My mother tongue is Hindi and we have two second Pronouns तू and आप translation in English' You' they both work for second person

For example:

Disrespectful Interrogative clause in Hindi language

Why did you not go there? तू गया क्यों नहीं?

Respectful introgrative in Hindi language

Why did you not go there? आप क्यों नहीं गये?

I'm looking for pronouns of English which are used to disrepect . If we want to disrepect anyone then we use तू You. and if we want to respect anyone, we use Also आप You. Is there pronoun to use to disrespect in the English language?

  • 3
    This distinction does not exist in present-day English. Jan 7 '17 at 14:36
  • 1
    What do you mean, "in English"? And what do you mean, "have" (present tense)? Jan 7 '17 at 14:38
  • 3
    Such a pronoun does not exist in present-day English. I'm afraid you're going to have to disrespect the person in your mother tongue. Jan 7 '17 at 14:40
  • 3
    As @TRomano said twice, that doesn't exist in modern English. You won't find what you're looking for because it doesn't exist.
    – LMS
    Jan 7 '17 at 15:02
  • 1
    In modern English, we communicate respect (or lack of respect) through phrasing and intonation - we use words differently, rather than using different words.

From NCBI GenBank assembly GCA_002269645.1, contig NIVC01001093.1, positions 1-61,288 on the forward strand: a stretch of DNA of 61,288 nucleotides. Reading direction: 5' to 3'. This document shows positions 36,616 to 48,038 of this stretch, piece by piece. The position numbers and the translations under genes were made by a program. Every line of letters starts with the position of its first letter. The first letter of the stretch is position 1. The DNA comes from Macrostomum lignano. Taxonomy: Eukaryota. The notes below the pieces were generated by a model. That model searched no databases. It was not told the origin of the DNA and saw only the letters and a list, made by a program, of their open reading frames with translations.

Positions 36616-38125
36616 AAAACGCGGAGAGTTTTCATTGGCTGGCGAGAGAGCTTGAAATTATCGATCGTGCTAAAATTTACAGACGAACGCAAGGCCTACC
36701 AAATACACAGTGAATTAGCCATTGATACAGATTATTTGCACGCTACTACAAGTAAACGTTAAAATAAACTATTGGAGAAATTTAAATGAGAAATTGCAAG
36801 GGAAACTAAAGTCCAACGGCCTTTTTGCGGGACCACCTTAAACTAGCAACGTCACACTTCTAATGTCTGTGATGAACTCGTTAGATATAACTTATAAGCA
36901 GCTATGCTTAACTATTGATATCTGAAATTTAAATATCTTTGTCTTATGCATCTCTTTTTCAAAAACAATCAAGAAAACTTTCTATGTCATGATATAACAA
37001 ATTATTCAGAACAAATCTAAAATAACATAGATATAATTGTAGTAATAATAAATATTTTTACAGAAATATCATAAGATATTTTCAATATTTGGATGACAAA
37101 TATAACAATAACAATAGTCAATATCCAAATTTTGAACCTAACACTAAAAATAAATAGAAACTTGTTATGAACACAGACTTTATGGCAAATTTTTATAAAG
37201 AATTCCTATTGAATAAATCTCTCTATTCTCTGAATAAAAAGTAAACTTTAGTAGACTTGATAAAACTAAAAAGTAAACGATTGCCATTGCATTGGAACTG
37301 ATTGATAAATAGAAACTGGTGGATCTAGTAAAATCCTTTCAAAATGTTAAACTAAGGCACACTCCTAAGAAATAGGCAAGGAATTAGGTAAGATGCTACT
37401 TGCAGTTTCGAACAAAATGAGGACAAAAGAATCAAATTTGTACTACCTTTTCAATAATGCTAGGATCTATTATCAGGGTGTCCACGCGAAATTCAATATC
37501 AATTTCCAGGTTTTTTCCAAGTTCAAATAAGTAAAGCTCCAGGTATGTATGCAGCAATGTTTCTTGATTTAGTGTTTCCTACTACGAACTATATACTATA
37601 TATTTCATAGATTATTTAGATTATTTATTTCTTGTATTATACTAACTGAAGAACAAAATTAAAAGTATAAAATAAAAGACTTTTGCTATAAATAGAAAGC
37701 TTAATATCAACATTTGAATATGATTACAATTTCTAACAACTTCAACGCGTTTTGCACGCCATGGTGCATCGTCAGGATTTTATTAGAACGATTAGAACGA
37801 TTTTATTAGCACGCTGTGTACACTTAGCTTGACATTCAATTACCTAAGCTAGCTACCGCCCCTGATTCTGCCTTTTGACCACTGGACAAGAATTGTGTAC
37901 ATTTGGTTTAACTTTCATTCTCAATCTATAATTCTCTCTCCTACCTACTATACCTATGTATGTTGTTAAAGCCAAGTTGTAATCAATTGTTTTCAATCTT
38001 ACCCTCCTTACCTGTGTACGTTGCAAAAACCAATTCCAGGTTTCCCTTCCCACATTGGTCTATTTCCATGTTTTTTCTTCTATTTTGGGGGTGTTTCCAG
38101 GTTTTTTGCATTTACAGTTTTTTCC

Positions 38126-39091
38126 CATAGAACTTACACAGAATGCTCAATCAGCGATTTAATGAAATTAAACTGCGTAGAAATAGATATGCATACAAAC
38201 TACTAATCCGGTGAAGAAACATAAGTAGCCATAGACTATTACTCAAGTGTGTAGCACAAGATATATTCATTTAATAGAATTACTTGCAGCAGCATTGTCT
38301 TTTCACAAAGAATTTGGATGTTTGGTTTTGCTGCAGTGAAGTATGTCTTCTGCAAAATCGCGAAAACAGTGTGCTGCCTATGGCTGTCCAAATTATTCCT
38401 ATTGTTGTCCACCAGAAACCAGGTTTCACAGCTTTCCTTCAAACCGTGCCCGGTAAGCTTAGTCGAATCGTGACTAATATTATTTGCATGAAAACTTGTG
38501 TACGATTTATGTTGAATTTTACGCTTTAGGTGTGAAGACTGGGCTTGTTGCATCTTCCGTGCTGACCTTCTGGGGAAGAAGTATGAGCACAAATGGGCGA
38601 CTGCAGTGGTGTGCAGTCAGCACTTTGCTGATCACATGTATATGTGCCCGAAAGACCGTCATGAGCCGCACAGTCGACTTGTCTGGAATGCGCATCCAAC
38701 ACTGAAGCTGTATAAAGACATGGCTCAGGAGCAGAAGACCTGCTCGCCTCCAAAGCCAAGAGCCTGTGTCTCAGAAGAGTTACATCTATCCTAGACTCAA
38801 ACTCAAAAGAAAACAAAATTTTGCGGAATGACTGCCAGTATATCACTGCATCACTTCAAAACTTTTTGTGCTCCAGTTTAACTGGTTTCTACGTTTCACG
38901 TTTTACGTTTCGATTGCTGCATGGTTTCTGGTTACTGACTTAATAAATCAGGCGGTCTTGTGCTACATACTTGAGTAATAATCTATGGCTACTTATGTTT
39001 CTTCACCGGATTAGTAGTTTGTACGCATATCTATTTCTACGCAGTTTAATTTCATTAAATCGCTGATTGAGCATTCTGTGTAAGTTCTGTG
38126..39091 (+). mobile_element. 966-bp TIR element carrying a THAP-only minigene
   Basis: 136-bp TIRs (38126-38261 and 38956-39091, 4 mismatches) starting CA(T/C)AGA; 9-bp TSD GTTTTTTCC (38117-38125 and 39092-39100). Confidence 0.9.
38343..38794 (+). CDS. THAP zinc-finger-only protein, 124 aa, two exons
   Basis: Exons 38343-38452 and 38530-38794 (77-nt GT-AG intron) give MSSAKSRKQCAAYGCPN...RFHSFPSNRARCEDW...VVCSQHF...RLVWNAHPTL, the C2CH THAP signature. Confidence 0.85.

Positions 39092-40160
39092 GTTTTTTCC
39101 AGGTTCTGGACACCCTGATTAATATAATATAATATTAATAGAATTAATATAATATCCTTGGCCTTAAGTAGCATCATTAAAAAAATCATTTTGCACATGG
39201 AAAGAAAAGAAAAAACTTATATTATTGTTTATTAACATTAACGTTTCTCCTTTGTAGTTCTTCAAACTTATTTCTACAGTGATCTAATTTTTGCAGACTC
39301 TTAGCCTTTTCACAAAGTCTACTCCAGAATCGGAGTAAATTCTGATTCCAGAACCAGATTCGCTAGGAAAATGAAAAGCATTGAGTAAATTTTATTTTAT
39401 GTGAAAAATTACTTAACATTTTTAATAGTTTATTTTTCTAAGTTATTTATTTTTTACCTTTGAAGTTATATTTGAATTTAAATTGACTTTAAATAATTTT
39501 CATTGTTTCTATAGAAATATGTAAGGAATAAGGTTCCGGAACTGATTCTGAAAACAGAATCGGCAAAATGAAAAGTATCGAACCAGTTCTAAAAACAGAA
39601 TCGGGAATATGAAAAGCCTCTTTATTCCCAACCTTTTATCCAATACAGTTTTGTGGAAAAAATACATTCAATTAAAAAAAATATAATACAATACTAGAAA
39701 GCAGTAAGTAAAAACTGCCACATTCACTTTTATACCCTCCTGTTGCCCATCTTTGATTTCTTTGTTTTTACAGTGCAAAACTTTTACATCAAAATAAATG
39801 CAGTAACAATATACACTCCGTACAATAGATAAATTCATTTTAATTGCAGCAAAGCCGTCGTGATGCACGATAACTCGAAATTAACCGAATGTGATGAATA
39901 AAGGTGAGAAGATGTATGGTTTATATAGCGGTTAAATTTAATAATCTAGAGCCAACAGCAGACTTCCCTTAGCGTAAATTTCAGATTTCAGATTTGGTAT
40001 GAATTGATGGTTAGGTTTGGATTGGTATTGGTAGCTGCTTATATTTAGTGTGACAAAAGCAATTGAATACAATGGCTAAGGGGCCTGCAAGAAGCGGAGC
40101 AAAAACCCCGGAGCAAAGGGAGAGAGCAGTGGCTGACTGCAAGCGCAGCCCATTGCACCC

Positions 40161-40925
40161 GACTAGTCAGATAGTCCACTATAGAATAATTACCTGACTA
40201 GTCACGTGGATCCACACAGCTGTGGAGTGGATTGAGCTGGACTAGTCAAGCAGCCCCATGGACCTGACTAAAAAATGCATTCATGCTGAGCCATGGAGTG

– Davo
    Feb 8 '17 at 12:10

As others have said, we don't have a "disrespectful" second-person pronoun in English. But we do have ways of referencing you that are similar.

For example, to be rude and disrespectful in English using a similar statement, one would probably say something like

"Hey, why didn't you get your ass over there?"

The your ass is a rude way of saying yourself in that context.

To be even ruder, with an angry, accusatory tone, one might say

"Hey, why the hell didn't you get your goddamned ass over there?"

Be careful, though. If you use such a statement, or a variation on it, you may be provoking a physical confrontation.

The important thing to observe is that disrespect is not a neutral phenomenon in English.


If you are asking whether modern English has different ways to say "you" to show varying levels of respect, the short answer is "no". There is only you.

(In this English is not as flexible as other languages -- for example you might enjoy Japanese where there are perhaps a dozen ways to say "you", each with its own nuance of gender, respectfulness, historical context, and formality)

In English we do have a few honorifics which can be used to denote respect: Mister, Sir, Missus, Miss, etc. as well as various other ways to be more respectful, but none to be less, at least not without adding modifiers like "you jerk", "you bastard", "you asshole" and so on.

Of historical interest, English used to have two forms to address someone in the second person: "you" and "thee/thou", as well as the plural "ye". In modern English, thee and thou (as well as the other forms like thy and thine) are only used in formal religious contexts, literature that reproduces archaic language, and certain fixed phrases such as "fare thee well".

For this reason, many associate the pronoun with formality, however, thee was actually the informal and you was the formal.